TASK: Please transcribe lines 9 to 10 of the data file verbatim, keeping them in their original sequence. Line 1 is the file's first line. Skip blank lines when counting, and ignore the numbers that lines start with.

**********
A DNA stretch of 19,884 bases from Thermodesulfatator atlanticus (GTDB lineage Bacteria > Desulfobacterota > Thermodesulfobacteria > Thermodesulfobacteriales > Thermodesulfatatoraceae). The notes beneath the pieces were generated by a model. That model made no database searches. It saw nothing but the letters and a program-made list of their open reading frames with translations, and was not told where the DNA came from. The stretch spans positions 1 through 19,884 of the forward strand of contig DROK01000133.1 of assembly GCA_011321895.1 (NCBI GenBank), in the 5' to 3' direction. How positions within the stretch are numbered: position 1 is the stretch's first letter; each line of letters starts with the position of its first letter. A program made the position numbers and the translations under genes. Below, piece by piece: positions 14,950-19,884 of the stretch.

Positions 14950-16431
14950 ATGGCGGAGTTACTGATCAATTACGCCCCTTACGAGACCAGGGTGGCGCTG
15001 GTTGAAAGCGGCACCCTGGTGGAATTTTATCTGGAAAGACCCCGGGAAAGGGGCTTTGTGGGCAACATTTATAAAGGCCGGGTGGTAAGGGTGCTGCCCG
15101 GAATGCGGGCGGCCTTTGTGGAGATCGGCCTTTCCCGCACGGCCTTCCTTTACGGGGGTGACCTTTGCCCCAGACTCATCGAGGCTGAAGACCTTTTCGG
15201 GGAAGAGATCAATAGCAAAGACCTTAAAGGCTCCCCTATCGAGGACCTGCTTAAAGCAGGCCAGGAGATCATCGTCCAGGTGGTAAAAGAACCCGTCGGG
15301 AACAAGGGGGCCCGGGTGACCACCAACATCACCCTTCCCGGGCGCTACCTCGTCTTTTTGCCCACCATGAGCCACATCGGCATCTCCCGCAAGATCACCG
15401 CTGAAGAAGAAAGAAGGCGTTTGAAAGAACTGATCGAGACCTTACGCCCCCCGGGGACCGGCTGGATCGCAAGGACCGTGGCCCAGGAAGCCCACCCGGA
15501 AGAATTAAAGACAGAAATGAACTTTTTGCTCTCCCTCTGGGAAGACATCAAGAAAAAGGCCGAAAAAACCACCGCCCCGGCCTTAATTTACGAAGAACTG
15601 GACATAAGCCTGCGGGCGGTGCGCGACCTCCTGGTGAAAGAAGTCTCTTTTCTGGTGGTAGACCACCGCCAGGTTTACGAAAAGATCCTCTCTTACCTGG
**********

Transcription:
15501 AGAATTAAAGACAGAAATGAACTTTTTGCTCTCCCTCTGGGAAGACATCAAGAAAAAGGCCGAAAAAACCACCGCCCCGGCCTTAATTTACGAAGAACTG
15601 GACATAAGCCTGCGGGCGGTGCGCGACCTCCTGGTGAAAGAAGTCTCTTTTCTGGTGGTAGACCACCGCCAGGTTTACGAAAAGATCCTCTCTTACCTGG